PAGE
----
Taking time out of the workforce to care for children or parents causes women to sacrifice not just their salary in those years, but also the benefits of qualified, employer-sponsored retirement plans, health insurance, wages that contribute to their ultimate Social Security benefit, and perhaps their ability to save at all.
One biological complication that women face is that they simply live longer than men by an average of two years.7 A woman’s portfolio will likely need to support her for two additional years of retirement than the average man, which requires an even greater amount of saving.
The other important implication of these extra two years is that women will, on average, have to pay more for healthcare expenses in retirement than men. A study by HealthView Services estimates that a healthy 65-year-old woman can expect to pay, on average, $306,426 for all healthcare costs in retirement, whereas a healthy 65-year-old man will pay $260,422 (costs in future dollars).8
The Investment Gap
Compounding all these issues over time is what has come to be known as the “investment gap.” Women are better savers than men, but they are less likely to invest the money that they save. A BlackRock survey found that men hold 60% of their assets in cash whereas women hold 71%.9 It may be low risk to hold assets in cash, but that safety comes at the expense of the returns that women could potentially realize on invested assets. On average, men are investing more of their net worth into the stock market and growing that additional investment over time.
On average, women are paid less than men, are more likely to leave the workforce for a significant period of time (or two periods), are likely to live longer and require more medical care, and are less likely to invest the money they have. Together, all of these factors lead to a significant wealth gap between men and women.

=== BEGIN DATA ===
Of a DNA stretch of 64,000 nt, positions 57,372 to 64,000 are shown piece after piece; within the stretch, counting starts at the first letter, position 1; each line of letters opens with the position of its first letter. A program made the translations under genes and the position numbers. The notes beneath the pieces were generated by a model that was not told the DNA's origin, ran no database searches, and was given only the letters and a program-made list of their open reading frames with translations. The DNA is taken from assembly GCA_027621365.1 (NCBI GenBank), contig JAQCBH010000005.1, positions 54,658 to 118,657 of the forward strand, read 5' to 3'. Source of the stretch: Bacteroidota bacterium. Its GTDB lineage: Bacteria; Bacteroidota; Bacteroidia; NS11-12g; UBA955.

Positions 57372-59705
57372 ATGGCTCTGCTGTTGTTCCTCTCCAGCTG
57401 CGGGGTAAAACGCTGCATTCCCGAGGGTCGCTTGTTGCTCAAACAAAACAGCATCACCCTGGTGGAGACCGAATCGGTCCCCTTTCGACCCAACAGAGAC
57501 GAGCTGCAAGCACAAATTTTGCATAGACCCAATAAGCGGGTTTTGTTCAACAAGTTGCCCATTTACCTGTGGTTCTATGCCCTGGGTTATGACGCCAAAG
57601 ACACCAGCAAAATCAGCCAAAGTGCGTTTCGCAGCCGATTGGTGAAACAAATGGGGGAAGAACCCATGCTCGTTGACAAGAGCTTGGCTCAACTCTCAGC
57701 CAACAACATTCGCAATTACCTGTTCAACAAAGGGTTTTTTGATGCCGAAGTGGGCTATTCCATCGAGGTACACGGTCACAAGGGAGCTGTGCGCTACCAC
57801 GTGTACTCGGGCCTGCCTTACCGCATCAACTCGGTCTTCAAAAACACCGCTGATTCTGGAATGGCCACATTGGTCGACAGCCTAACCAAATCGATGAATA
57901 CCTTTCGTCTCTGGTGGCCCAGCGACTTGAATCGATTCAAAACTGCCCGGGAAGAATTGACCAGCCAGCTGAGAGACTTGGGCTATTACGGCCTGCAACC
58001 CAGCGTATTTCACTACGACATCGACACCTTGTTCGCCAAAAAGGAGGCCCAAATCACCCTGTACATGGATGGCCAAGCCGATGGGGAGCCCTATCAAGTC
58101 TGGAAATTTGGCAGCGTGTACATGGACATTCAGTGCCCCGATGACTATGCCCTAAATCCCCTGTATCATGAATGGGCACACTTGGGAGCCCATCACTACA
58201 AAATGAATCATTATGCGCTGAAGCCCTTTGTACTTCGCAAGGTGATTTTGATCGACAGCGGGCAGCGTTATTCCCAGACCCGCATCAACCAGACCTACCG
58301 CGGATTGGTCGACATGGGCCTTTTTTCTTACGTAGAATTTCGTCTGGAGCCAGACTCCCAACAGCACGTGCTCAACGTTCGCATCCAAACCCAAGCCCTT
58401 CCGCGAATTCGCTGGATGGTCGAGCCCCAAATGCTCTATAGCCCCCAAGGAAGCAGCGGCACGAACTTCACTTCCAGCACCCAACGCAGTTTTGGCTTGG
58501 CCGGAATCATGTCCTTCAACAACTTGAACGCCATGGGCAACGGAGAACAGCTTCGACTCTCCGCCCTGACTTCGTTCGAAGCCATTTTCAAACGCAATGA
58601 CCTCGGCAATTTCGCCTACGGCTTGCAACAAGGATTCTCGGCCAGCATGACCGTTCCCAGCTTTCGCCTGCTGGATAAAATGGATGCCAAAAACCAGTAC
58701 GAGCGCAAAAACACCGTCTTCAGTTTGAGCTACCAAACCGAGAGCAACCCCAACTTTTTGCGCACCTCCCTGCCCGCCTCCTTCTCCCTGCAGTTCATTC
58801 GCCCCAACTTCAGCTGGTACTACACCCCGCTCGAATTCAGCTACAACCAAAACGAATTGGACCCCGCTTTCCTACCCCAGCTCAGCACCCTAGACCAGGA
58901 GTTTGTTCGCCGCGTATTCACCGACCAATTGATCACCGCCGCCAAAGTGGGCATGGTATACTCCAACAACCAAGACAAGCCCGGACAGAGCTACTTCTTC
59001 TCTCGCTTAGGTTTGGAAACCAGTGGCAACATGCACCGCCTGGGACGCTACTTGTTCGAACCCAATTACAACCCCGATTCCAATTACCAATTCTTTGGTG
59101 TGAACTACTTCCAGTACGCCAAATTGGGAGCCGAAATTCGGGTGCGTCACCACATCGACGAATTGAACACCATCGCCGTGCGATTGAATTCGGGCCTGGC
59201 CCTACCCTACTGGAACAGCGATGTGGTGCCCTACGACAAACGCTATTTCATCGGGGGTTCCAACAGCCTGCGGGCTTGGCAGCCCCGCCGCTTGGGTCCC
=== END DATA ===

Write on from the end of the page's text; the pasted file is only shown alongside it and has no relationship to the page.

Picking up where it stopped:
What Women Can Do
Many of the issues described above are out of the hands of individuals and would probably require a policy response at the local or Federal level before the wealth gap would begin to close. Change may come, but it is likely to come slowly, and women who are currently saving for retirement shouldn’t wait for better policies to solve the problems. The difficulty in addressing these structural issues makes it even more important that women take control of their own finances to the extent that they are able.
For many women, a simple change with a large long-term impact on personal wealth is to invest more. Women tend to be better savers than men: a Vanguard study found that women were more likely to participate in 401(k) plans than men and put away 7-16% more of their income than men.10 Women are already doing the necessary work to grow their wealth by putting money aside, and putting more of those savings into the market rather than bank accounts would help to close the investment gap.
Despite the lower investment rate among women, research has shown that women make better investors than men. The cliché of investing is that men are bold risk-takers and women are too risk-averse to make any money in the stock market. In reality, there may be some truth to this cliché—but with the opposite outcome. Studies have repeatedly shown that women achieve higher average returns than men, in part because they do tend to be more risk-averse. In one such study from Warwick University, men were more likely to make speculative bets on fluctuating stocks, hold onto stocks that were losing value, and make frequent trades, which increased transaction costs in their portfolios. Women, on the other hand, were more likely to put their money into diversified funds with good track records and then leave the money there. As a result, women outperformed men, on average, by 1.8% per annum.11
Only 52% of women report that they are confident in managing their investments as opposed to 68% of men.12 This confidence gap has real consequences for women’s lives and is unwarranted based on what we know of how women invest. Despite popular opinion about women and investing, women are successful investors and should strive to invest more of their savings into the market.
Delay Social Security